When Fayetteville’s Razorback Park Golf Course pulled up its golf tees in the spring of 2015, it was among a string of high-profile golf course closings across Arkansas that year, offering a snapshot into the struggles of an industry that had vastly overbuilt during the so-called Tiger Woods era.
But Razorback Park was not alone in its struggles. In a space of just a few years, golf courses like Big Sugar Golf Club in Pea Ridge, the Greystone Country Club in Cabot, Emerald Park and Stone Links in North Little Rock, Longhills in Benton and the historic Belvedere Golf Club in Hot Springs were either closed, put on the auction block or sold to new owners.
Brad Martin, director of golf at the First Tee of Central Arkansas, said while there are a number of great golf courses nine- and 18-hole golf courses across the state, the inventory of public, semi-private and private clubs oversaturated the marketplace.
“We’ve over-golfed,” Martin said. “Back there in the late 1980s and early 1990s that was the thing — build a golf course. Well, you know, now there is just not that much golf to go around.”
Today, dozens of golf courses and golf-related businesses in every corner of the state are seeking to find the sweet spot with a new generation of millennials and post-Baby Boomers who are not willing to either pay for exorbitant country club memberships or green fees of the past, or invest the four to six hours that it sometimes takes to play an 18-hole round.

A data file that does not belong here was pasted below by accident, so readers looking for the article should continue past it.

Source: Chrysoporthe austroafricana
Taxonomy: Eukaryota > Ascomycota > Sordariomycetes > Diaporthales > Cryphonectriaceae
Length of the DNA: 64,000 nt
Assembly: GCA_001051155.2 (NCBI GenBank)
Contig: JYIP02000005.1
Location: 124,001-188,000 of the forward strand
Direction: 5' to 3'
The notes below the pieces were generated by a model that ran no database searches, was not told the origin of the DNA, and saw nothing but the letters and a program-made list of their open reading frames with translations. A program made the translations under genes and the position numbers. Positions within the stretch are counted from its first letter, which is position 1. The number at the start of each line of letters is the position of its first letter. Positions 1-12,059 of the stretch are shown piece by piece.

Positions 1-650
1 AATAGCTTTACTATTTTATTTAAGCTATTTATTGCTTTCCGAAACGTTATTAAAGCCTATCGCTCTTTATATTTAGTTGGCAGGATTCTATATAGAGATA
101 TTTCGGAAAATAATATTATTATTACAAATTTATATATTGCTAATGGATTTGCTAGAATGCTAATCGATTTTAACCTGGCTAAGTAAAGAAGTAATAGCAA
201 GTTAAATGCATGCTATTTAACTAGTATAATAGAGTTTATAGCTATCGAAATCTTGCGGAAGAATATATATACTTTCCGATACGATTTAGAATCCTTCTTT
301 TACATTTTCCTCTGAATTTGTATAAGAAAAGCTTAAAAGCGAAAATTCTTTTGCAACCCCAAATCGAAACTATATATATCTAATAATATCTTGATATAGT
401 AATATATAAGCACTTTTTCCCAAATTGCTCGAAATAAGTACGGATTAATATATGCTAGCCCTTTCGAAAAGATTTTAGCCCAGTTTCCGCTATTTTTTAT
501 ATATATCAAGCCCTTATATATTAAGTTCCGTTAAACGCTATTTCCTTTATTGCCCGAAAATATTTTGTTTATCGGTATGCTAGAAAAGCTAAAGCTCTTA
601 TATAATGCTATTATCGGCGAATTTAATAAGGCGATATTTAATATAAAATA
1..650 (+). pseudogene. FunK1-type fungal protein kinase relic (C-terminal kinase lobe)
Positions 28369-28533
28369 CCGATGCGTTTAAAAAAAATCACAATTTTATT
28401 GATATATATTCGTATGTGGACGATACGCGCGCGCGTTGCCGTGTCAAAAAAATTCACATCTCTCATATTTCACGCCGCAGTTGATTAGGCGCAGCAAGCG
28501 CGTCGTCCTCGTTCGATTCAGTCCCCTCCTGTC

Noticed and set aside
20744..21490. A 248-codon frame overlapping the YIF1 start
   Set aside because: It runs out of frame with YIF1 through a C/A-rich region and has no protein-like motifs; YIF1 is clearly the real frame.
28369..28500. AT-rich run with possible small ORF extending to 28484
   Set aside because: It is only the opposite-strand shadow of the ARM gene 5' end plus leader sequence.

Martin, a PGA professional who was taught the game by his father, has previously worked at private courses in Hot Springs Village (Diamante) and Little Rock (Pleasant Valley). He said the Natural State’s golf industry is facing a number of industrywide challenges that have seen a gradual drop-off in number of new golfers attracted to traditional “green-grass” golf.
At the same time, a generation of older avid golfers have put their golf clubs in storage. In addition, Martin said, the speed of play, the cost of equipment and “busyness” of today’s families also play a major role in fewer rounds of golf being played in Arkansas and across the U.S.
“It’s just kind of a snowball effect of [being] busy and having more activity with kids than we did maybe in the past,” he explained. “There’s so much stuff going on that it takes four hours-plus out of your day to go play a very difficult game that you’ve got to spend $1,000 on equipment to play. So there’s a lot of barriers out there.”
A NATURAL CORRECTION
Nationwide, the declining number of participants has had a direct impact on the shrinking number of golf courses across the U.S. The trends are highlighted by recent studies by the National Golf Foundation (NGF) that point to the recent struggles of a once booming sector of the sports industry.
In April, the NGF released its annual 2017 report on golf facilities in the U.S. that show the industry continues to go through a period of “natural correction” following a 20-year period of the most dramatic growth in the game’s history, which many industry experts cite as the Tiger Woods era.